New sensor system uses gold nanoparticles to detect proteins indicative of disease in human blood serum

US scientists have developed a sensor system for profiling the protein content of human blood serum without needing individual receptors for each separate protein. The technique could be used to provide cheap preliminary disease diagnosis information, saving time and money by reducing unnecessary testing.

There is a direct link between levels of protein in human serum and disease, making protein levels an attractive target for sensors and diagnostics. However, with over 20,000 proteins present in human serum at a range of different concentrations, developing an effective sensor has been a challenging task.

Pattern recognition sensing uses detector systems that interact with many different proteins to give different responses. These responses together help build up an overall diagnostic signal pattern in much the same way as the human nose works, taking patterns of inputs from a few hundred types of receptors to identify many thousands of different ’smells’. 

’People have done "chemical nose" sensing of proteins before,’ explains Vince Rotello from the University of Massachusetts in Amherst, US, ’but they’ve always been in buffer. Taking it into real world [blood] serum makes life a lot more difficult, but also gets us a lot closer to a clinically useful system.’

Techniques to detect specific proteins can be expensive because they generally use individual antibodies or complex mass spectrometry techniques and are limited to detecting only their target protein. Rotello explains that they needed a more general receptor system. The team used gold nanoparticles coated with short polymer chains that can be altered to tune the surface chemistry of the particles to favour binding to different types of proteins. 

’That’s the recognition part,’ says Rotello, ’but you also need to generate a signal, and for that we used Green Fluorescent Protein (GFP).’ The GFP sticks to the nanoparticles, which quenches its fluorescence, explains Rotello. ’When it’s kicked off the particles by a competing protein, it lights up,’ he adds. Different proteins will compete more or less strongly with GFP to bind nanoparticles with different surface chemistry, so the way a serum sample interacts with several different nanoparticles gives a fluorescence profile that reflects the concentrations of the proteins.


Source: © Nature Chemistry

Different proteins compete to bind the nanoparticles and Green Fluorescent Protein, giving characteristic fluorescence profiles

Using GFP as the reporter molecule will really help the technique be accepted by other researchers, says Eric Anslyn from the University of Texas, Austin. ’GFP is a really standard biochemical tool [as recognised by the Nobel prize for Chemistry in 2008], so molecular biologists will feel very comfortable using it.’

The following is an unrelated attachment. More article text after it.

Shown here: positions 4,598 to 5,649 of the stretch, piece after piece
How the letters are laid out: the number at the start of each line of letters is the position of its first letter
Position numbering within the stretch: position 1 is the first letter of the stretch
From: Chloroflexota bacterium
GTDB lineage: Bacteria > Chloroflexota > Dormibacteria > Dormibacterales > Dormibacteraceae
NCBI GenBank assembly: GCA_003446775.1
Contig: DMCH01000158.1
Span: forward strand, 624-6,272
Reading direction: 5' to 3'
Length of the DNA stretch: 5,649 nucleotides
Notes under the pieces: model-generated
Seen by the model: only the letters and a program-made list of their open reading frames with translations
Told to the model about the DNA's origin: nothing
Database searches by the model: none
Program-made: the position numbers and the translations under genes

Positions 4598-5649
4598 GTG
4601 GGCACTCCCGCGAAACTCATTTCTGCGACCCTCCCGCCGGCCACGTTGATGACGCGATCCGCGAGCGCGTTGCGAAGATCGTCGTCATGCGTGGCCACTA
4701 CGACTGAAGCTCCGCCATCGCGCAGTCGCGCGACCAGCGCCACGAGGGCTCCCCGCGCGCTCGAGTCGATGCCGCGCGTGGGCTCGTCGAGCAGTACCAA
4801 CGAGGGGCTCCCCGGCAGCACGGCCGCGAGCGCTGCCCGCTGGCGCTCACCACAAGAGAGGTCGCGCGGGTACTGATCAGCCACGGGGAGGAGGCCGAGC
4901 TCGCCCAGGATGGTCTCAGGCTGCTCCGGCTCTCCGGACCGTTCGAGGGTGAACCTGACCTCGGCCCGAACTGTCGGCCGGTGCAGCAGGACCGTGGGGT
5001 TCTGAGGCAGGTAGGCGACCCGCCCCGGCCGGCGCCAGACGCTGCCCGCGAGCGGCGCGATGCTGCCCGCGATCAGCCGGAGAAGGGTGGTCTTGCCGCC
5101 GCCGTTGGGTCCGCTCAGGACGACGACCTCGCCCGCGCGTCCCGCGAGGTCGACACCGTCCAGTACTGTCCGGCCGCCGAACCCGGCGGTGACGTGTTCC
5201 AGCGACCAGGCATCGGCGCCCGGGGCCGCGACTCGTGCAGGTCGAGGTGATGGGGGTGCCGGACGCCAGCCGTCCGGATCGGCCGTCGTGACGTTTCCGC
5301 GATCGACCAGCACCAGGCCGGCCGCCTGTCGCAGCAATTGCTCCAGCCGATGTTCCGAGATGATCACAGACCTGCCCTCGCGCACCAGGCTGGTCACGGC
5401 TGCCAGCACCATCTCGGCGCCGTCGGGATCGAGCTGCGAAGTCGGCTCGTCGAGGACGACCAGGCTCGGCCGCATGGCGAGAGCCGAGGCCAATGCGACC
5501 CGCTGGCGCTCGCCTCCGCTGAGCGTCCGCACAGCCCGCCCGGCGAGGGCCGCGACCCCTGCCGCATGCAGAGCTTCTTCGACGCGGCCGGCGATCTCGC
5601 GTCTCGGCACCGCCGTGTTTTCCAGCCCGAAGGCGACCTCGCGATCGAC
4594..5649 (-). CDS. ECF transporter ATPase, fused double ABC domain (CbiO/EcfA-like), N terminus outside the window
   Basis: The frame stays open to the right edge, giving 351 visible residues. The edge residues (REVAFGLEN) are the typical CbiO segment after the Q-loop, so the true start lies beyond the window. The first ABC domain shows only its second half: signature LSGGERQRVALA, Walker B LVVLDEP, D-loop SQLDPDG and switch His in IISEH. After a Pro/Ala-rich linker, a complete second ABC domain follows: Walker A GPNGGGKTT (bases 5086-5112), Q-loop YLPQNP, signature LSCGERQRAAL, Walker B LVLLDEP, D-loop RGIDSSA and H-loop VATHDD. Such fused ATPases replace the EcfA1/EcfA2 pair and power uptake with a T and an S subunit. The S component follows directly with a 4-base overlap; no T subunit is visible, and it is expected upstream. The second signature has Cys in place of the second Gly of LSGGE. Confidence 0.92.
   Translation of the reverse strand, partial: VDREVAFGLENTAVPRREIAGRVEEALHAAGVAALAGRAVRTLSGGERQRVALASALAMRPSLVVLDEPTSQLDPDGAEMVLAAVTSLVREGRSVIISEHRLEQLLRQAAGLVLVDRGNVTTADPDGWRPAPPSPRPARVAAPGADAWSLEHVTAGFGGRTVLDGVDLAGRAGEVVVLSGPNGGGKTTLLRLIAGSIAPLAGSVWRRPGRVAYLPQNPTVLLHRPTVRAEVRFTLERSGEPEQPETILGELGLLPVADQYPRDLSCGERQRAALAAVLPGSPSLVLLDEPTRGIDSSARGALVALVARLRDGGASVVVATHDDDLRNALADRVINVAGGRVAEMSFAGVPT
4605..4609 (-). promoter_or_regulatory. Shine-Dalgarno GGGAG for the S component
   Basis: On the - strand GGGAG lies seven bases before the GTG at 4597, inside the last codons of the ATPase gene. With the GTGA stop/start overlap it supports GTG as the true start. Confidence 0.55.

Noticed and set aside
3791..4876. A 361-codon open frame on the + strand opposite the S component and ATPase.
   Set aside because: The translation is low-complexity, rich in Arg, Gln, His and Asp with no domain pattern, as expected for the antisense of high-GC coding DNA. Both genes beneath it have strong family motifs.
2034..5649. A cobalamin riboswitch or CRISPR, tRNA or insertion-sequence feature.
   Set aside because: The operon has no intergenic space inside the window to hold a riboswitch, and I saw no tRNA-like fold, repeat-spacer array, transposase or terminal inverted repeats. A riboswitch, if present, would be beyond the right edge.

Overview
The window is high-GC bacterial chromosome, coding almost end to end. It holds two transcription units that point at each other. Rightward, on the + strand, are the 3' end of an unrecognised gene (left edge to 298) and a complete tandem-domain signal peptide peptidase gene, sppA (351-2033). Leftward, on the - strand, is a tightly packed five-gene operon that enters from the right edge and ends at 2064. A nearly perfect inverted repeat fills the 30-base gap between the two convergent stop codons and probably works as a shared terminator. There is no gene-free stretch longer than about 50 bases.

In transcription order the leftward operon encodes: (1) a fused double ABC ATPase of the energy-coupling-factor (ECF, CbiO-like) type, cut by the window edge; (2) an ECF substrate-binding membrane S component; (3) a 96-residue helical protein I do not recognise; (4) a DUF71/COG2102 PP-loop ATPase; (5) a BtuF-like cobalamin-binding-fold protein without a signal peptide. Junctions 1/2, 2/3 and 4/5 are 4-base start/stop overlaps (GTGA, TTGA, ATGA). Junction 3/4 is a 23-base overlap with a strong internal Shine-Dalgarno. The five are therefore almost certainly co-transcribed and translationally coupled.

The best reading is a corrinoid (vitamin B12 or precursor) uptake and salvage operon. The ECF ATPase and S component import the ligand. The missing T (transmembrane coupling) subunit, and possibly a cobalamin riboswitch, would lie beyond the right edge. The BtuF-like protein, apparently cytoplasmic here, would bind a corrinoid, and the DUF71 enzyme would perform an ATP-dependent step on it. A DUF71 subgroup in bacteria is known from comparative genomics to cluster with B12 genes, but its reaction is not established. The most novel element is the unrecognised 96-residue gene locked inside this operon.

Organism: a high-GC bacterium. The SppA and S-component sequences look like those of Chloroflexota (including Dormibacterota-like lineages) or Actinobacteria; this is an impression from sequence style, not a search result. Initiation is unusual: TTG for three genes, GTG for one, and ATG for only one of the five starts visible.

However, just as we have to learn to recognise smells, the team had to teach their system to distinguish the different proteins in blood serum. There are more than 20,000 different proteins in serum, but over 90 per cent of the total protein content comprises just five proteins, so the team initially focused on discerning these five. They found a set of three nanoparticles that work well to distinguish the proteins, and trained the system by varying the concentrations of one at a time. ’One of the things we’ve shown is that we don’t need to test every concentration to generate a useful pattern,’ says Rotello, ’which is important because the idea of having to combinatorially vary every protein in serum becomes impossible.’

The working system can detect variations in concentration as small as 500 nM for any of the five proteins - even human serum albumin (HSA), which makes up 70 per cent of the total protein count. Rotello was surprised by how sensitive it was: ’It’s like there’s a haystack of HSA, and we’re seeing addition of couple of extra bits of hay on the top, but we can also see the needles inside.’

Anslyn is very enthusiastic about the research: ’These nanoparticles are brilliant for making receptors for surface recognition of proteins,’ he says, ’and now they’ve shown that their arrays work even with the background of all the other proteins in human serum - no-one else has done that yet.’

Rotello hopes that the system can be refined to give quick and cheap indicative profiling of proteins in human serum. The system could recognise the patterns caused by protein imbalances in various diseases, ’I don’t see it giving definitive answers,’ he says, ’it tells you there’s something wrong and gives some diagnostic information to work with.’

Phillip Broadwith